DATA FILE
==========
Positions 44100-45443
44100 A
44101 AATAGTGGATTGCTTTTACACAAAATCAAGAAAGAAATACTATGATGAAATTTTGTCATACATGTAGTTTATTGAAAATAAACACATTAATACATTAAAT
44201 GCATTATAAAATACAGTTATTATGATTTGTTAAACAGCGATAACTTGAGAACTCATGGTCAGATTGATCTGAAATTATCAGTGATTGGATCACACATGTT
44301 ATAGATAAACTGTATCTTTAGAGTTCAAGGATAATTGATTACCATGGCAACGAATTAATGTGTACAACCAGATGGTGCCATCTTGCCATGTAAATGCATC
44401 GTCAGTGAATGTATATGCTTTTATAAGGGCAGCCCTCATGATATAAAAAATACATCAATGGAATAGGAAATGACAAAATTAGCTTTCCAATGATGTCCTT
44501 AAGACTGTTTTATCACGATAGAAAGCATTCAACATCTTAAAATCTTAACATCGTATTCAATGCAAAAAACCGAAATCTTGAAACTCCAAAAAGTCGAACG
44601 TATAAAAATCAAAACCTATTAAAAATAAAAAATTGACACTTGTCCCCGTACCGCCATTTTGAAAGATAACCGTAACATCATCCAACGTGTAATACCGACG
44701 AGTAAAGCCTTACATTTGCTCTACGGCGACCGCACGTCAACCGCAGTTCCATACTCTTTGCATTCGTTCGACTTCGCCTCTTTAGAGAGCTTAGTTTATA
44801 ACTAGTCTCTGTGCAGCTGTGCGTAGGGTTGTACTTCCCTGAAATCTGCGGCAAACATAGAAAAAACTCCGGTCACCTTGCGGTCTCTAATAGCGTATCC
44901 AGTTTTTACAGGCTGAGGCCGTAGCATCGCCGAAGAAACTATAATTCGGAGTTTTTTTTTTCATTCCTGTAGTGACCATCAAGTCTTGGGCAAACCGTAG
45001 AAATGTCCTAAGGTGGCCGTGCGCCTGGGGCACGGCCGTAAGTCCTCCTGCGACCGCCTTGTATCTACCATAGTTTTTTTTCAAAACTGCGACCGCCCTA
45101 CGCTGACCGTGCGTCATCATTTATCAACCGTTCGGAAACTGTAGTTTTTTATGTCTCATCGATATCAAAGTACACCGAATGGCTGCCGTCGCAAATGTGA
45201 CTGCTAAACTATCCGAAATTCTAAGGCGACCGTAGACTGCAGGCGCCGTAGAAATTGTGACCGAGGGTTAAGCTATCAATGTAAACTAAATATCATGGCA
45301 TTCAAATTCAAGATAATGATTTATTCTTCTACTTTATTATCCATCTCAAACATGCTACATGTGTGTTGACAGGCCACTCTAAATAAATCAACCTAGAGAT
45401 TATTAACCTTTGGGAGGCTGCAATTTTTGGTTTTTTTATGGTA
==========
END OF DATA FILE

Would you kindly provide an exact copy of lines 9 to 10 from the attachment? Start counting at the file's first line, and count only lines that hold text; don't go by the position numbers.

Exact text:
44701 AGTAAAGCCTTACATTTGCTCTACGGCGACCGCACGTCAACCGCAGTTCCATACTCTTTGCATTCGTTCGACTTCGCCTCTTTAGAGAGCTTAGTTTATA
44801 ACTAGTCTCTGTGCAGCTGTGCGTAGGGTTGTACTTCCCTGAAATCTGCGGCAAACATAGAAAAAACTCCGGTCACCTTGCGGTCTCTAATAGCGTATCC